The Office of Sheriff of Chester dates back to the 1120s and Chester claims that it is the oldest in the country. It certainly predates that of Mayor. A Sheriff is first mentioned in a charter to the Abbey of St Werbergh c1121-1129.
Chester appointed two Sheriffs each year until the Municipal Corporations Act of 1835 came into force. They had legal duties, such as the return of writs, assisting the Mayor in the running of the Portmote Court and presiding over the Pentice Courts and the Passage Courts. The Portmote Court, first mentioned at the beginning of the 13th Century, registered land transactions and also dealt with covenant and debt. It is documented until 1720. The Pentice Court dealt with debt and trespass, and cases not settled were referred to the Passage Court.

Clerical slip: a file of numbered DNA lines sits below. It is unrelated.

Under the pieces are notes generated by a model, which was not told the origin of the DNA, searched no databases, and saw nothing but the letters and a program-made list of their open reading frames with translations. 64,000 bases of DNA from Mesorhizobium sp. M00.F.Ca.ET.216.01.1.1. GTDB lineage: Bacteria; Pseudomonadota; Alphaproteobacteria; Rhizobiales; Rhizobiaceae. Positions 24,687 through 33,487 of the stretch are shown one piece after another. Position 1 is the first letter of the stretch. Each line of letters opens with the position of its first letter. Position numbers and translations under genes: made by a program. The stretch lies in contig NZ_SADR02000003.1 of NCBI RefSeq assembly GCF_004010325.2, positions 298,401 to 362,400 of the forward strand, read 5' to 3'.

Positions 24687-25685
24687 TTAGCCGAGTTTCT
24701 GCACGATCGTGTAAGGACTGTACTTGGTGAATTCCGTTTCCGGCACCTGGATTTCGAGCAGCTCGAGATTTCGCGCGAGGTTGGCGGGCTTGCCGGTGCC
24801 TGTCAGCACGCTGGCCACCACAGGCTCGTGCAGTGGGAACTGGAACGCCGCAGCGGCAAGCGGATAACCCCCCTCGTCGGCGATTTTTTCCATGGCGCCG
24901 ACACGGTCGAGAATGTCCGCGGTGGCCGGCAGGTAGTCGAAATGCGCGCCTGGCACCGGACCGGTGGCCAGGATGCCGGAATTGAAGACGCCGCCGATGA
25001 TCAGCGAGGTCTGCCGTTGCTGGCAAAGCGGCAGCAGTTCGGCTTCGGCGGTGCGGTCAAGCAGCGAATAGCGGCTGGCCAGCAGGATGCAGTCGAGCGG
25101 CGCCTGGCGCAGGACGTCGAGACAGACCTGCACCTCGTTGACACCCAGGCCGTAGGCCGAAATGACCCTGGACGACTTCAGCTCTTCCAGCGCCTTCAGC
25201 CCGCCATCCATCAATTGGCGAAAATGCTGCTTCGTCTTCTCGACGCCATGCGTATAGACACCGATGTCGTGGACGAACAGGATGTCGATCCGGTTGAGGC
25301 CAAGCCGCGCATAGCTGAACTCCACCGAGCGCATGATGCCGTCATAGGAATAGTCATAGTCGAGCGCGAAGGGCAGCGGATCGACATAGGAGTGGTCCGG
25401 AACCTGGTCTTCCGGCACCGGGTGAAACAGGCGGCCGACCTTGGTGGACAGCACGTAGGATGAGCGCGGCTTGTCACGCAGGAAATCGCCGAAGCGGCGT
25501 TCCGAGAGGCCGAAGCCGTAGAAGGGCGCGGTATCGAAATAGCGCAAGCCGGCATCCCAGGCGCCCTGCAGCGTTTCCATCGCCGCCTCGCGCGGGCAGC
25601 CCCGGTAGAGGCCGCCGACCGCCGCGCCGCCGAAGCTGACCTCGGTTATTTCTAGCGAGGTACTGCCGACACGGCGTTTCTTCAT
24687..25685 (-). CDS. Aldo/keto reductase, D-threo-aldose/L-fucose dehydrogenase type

Under the “Great Charter” of 1506 one Sheriff was chosen by the Mayor, and the other Sheriff by the Freemen of Chester. In the sixteenth and seventeenth centuries there were many complaints that the Sheriffs were failing to hold their courts, and in 1604 the Assembly insisted that they restore them to regular use.
The Sheriffs were responsible for maintaining the City gaol in the Northgate.
One of the duties still performed by the Sheriff of Chester is an annual inspection of the City Plate, and to move the sealing of documents at Council meetings. The Sheriff is also host with the High Sheriff of the bi-annual Legal Service in Chester for the judges on the local circuit.
The names of a few of the early Sheriffs, and of all the Sheriffs since 1836 are recorded on the panelling in the main Committee Room in the Town Hall; the names of the Sheriffs are known in an almost unbroken line from 1238.